Although the overall organisation of the book is excellent, I do have some criticisms of Cronin's work. Many of colours particularly reds and pinks are too dark, while yellow and golden are produced as orange. However, the illustrations of the larger flowers, Banksia spp. illustrations for example, and those for the trees, palms, ferns and fungi are excellent. Of major concern to me was the use of old and incorrect names for a number of species, for example none of the "Helichrysum" names have been updated. The author is still using the earlier names for some banksias (B.hookerana instead of B.hookeriana) and B."collina" has been B.spinulosa var. collina since 1981. At least one illustration is wrong , the specimen shown as Dryandra nivea on page 46 is most certainly inaccurate.

Despite these criticisms, I expect the book will be very useful in helping people distinguish between closely related genera.

Reprinted from the March 1998 issue of the newsletter of the Victorian Region of SGAP.


A Field Guide to Melaleucas Volume 2
Ivan Holliday

Published by Ivan Holliday, Adelaide, 1997
Softcover, $AUS15, posted

Reviewed by Tony Cavanagh.

This small guide (it is only 64 pages) has been produced, in the author's own words, 'to correct the Field Guide where necessary' and to 'help native plant enthusiasts to learn more about this very large genus of plants'. Ivan Holliday is well known for his field guides and other publications on native plants, most notable in this context being his "Field Guide to Melaleucas" published in 1987. During the recent revision of the genus by Lyn Craven of the National Herbarium, Canberra, some 50 new species were described and many earlier names were changed. Ivan attempts to document these changes and to provide clear, close-up pictures of the new species, thus updating our knowledge of this important group of plants.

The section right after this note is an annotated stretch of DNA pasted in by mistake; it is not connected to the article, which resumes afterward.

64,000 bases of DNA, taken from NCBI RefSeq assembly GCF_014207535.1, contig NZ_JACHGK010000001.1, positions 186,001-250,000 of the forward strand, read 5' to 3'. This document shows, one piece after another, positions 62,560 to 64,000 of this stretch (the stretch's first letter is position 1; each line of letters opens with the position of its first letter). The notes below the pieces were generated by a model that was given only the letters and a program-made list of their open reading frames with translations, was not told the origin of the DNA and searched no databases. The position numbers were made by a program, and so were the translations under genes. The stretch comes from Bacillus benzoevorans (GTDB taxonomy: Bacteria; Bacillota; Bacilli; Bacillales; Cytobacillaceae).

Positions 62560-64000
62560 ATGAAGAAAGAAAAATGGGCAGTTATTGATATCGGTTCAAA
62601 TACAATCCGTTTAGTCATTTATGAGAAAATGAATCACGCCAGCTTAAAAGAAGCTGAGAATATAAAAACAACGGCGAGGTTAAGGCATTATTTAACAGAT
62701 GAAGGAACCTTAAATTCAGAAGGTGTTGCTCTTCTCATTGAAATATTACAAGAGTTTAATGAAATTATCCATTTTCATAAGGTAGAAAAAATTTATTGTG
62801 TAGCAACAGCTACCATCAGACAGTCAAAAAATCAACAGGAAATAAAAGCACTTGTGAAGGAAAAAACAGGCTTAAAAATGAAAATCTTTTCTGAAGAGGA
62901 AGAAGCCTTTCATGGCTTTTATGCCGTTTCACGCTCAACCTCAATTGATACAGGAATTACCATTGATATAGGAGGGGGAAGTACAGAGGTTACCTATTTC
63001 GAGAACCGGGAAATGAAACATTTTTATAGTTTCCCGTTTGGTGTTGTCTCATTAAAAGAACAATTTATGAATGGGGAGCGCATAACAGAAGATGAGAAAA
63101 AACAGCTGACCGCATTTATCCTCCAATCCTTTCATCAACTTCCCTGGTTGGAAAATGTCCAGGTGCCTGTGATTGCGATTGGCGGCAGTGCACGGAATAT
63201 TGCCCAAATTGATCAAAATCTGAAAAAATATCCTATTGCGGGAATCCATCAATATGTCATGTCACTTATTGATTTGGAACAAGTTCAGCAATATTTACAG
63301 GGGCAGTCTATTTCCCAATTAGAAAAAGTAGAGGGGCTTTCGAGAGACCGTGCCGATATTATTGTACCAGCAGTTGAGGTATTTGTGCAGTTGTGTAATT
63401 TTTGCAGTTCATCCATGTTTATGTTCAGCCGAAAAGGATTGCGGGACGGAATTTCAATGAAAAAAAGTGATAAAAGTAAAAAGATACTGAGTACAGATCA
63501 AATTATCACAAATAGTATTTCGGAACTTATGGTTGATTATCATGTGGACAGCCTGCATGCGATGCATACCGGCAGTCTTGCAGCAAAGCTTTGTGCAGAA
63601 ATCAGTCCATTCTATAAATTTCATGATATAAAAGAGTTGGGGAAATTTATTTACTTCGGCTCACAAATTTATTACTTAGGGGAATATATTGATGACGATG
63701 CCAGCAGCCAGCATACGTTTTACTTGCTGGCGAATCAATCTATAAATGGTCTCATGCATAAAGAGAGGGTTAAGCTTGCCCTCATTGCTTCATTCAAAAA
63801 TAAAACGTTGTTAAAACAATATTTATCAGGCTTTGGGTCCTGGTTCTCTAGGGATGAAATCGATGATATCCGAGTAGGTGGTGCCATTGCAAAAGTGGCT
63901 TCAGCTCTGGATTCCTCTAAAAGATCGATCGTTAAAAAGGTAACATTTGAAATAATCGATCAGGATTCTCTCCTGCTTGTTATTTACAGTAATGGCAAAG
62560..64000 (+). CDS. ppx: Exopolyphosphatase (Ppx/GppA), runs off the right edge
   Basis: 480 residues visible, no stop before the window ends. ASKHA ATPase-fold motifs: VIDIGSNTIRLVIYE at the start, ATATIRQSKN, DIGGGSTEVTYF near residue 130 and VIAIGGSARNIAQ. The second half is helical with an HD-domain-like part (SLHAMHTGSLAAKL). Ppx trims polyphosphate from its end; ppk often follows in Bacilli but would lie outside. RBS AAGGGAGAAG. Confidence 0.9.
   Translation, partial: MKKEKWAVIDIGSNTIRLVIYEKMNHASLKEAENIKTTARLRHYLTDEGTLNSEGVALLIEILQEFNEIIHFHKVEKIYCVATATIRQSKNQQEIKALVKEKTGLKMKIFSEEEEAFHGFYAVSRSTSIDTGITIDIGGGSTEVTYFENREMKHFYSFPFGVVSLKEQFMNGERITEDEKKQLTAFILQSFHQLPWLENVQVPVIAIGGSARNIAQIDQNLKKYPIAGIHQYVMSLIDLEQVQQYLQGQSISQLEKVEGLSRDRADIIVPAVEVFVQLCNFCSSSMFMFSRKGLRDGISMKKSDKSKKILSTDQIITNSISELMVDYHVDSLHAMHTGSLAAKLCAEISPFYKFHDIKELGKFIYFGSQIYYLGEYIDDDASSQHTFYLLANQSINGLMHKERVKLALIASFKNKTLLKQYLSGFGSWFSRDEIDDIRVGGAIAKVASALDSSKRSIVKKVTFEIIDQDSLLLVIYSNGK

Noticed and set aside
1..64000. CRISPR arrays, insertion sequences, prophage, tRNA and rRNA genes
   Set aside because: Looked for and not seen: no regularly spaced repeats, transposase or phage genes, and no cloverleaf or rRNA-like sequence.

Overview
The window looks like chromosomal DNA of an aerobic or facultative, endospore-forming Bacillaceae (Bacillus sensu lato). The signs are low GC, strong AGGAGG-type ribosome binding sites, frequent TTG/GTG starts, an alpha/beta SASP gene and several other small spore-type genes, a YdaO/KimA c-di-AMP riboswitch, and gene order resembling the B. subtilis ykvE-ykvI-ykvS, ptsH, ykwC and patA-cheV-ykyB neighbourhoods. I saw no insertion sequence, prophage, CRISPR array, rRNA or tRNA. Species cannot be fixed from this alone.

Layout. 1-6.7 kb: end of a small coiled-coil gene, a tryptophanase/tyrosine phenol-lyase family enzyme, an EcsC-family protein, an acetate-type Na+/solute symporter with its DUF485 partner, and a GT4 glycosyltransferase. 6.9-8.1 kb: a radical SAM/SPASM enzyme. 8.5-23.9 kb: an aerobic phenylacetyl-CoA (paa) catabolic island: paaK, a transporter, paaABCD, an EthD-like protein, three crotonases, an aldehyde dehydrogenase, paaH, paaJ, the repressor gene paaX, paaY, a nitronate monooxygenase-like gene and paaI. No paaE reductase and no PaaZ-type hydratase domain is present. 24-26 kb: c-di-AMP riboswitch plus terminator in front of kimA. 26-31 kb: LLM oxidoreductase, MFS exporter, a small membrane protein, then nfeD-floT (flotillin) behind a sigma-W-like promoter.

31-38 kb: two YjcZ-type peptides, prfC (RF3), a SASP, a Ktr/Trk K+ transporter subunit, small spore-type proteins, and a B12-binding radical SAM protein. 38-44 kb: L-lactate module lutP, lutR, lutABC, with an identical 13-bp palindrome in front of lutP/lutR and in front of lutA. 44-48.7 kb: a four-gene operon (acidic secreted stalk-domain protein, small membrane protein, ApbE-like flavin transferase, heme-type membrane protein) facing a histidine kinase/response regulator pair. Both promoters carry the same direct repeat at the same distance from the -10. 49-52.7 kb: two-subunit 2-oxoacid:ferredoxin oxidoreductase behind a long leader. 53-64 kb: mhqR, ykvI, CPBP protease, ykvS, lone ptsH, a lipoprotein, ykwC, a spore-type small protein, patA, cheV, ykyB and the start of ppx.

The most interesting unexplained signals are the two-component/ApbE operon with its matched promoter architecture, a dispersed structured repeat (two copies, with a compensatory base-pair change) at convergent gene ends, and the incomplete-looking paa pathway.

I have always found melaleucas to be a confusing group with many species being apparently similar. I was thus heartened to see that even the experts have troubles. Ivan Holliday in the 1996 reprint of the Field Guide had included two subspecies in M.coccinea which Lyn Craven had separated as new species, M.eximia and M.penicula. They both looked like M.coccinea to me! Ivan has adopted a simple but effective format including a close up picture of each species, and short but adequate descriptions covered habit of plant and leaf, flower and fruit descriptions. He also gives the plant distribution and a most useful summary of the distinguishing features of each species. What I found particularly helpful were the sketches showing the general habit of the plant, and scaled drawings of a stem with leaf and flowerhead details, fruits and an enlarged view of individual flowers. These, in conjunction with the photographs, make this a useful field reference and compliment and update the Field Guide. A short index, a glossary of botanical terms and a table of name changes complete the book.

I have only one criticism. The book lacks a list of references and does not provide details of Lyn Craven's revision which I presume is to be published in a forthcoming volume of Flora of Australia. Holliday's brief descriptions are adequate but anyone wishing for more information should refer to Craven's discussion.

Reprinted from the December 1997 issue of the newsletter of the Victorian Region of SGAP.


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Australian Plants online - June 1998
The Society for Growing Australian Plants